• So What Is Goole Panda

    One thing you can be certain about at Google is there will always be change and even though they are a shareholder company and need to make profits, their core beliefs and business model is all about (arguably) delivering the best search results.

    After many update, trying to deal with spammy and low quality sites, together with the rate of growth, Google identified they needed to both improve the quality of sites within it’s index as well as reduce the storage load and as an extra bonus, increase the speed the results were delivered, especially helpful to the ever more mobile and tablet owners.

    So the update they delivered to achieve these objectives was called Google Panda, after one of it’s engineers.

    It dealt with low quality sites by removing pages, that had thin content (nothing of value on), duplicate content (there already was other algo’s in place dealing with this) and measuring data in a different way to speed up the load times.

    It also however started to measure the domain or subfolder as a whole, not just individual pages. So supposing you had 1000 pages, 800 of them poor with 200 good pages. In the past, those 200 pages would have had a better chance of ranking, where with Panda there would be a good chance that the 800 poor pages, would apply a filter to all of the 1000 pages, or even have them removed.

    Low Quality Content Mixed In With a Bit Of Good

    This created a huge challenge for owners or large sites, who had some good content, but for years had bolted on very poor or thin content. For many, sorting this content out and removing years of work, was too much to bear and abandoned their work altogether. Websites that had relied on borrowed content, for example “how to fix it” type sites, who would take professional tips from around the world and put them into one place, found their rankings disappear overnight. Article websites, where huge quantities of work, that were spun and rewritten over again, were also hit hard. as these were a traditional place to achieve links for SEO companies, suddenly there was a link shortage too.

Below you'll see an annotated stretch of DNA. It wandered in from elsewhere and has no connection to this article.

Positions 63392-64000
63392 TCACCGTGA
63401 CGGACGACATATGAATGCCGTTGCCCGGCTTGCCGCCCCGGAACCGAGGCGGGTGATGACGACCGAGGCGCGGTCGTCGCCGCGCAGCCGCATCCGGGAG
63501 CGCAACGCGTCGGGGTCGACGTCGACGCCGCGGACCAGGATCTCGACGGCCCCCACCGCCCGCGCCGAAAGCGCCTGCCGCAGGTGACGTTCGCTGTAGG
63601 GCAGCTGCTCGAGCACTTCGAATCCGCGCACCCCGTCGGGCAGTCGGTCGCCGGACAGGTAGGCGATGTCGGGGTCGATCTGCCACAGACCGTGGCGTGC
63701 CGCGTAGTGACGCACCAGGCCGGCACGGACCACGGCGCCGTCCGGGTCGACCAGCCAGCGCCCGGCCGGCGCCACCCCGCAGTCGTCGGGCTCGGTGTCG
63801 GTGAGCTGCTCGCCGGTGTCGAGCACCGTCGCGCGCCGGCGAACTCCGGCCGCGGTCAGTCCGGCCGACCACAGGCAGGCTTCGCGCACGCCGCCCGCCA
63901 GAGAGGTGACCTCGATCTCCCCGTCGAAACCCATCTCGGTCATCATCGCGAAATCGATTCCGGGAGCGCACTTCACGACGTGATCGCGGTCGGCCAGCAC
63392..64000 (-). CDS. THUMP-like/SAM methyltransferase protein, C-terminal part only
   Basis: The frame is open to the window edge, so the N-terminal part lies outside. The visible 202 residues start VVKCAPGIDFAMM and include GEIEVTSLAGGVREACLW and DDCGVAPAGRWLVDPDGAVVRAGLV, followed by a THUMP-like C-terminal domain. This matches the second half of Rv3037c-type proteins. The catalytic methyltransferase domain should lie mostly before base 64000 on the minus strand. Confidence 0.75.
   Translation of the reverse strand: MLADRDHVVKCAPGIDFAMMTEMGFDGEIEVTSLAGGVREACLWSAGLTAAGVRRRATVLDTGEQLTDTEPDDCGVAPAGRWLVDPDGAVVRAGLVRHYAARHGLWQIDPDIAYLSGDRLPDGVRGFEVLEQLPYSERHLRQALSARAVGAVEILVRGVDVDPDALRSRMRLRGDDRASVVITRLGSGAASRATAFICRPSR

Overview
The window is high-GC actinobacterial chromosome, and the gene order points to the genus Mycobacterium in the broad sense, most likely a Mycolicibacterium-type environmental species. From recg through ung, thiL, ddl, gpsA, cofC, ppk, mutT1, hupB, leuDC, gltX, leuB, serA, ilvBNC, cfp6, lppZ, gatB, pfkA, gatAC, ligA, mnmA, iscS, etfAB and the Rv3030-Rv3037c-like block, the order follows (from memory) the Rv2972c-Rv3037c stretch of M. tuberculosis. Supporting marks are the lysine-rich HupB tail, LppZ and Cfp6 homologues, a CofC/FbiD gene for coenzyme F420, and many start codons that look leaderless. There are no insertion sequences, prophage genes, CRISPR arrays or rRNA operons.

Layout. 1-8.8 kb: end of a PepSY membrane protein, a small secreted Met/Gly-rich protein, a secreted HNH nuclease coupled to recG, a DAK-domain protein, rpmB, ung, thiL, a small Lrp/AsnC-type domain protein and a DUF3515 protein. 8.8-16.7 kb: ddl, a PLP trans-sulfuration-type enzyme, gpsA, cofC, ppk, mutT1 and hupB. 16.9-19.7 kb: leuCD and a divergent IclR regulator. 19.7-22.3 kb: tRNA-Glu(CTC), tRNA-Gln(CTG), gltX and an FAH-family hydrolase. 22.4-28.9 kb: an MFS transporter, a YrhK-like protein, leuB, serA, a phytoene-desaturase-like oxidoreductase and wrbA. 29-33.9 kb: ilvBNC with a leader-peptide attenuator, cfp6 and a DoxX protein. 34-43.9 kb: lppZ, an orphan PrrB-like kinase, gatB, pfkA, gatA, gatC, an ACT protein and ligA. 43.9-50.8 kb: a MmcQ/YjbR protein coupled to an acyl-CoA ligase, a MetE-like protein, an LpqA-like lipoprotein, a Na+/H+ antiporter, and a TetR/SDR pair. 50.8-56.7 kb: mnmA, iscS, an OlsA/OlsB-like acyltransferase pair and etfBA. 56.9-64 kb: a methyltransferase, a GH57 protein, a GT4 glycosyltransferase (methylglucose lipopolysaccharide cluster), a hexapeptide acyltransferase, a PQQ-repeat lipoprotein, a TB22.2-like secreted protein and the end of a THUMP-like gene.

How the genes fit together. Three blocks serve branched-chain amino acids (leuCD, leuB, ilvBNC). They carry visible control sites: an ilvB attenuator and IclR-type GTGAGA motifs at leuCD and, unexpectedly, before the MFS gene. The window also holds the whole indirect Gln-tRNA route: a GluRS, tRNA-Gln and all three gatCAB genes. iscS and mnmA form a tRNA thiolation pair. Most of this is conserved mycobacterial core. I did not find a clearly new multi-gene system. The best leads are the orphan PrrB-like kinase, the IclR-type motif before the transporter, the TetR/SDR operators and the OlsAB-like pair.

There had always been stop words with the Google algo (where Google ignores words like “the”, “and”, “to” etc.) , but the Panda update, took how it read content to a new level. Sentences were stripped, of only the words it cared about to make sense of the page, saving storage space. This is how it identified thin content also. It doesn’t matter how many words you have on a page, what matters is, the meaning of the content, when unimportant words are removed? Are they just the same keywords (or similar) repeated over again.

    Sites with “boiler text” were also hit. “We the best at this service”, type pages, that have no real substance. Although it is also true, that smaller sites had a better chance of avoiding any Panda update.

    It went beyond just words. URL’s that were too similar, were also affected.

    Anyone Got A Solution?

    The solutions ended up being drastic in many cases. First many sites had to remove the majority of their content, or as it was later acknowledged it could be moved to a subdomain or subfolder, where it may be treated separately, therefore keeping the good content together.

    For others, the solution was to add value to all of their thin pages, many did this by adding reviews, news and other content.

    Canonical issues also came to the forefront. So sites that could rearrange the colours of their products, or list them in price order etc, now were creating duplicate content issues, as the url would change with each of these functions.  This is when rel=”canonical” became almost a compulsory addition to the header code.

    Regular Updates

    For the next 2 years, panda was manually refreshed approx. every month, as Google reviewed the results. This often meant, that website owners who had thought they had escaped the changes, were later caught out on later updates.  It is also fair to say, than occasional updates, had something of a roll back, if they felt certain changes had been too aggressive.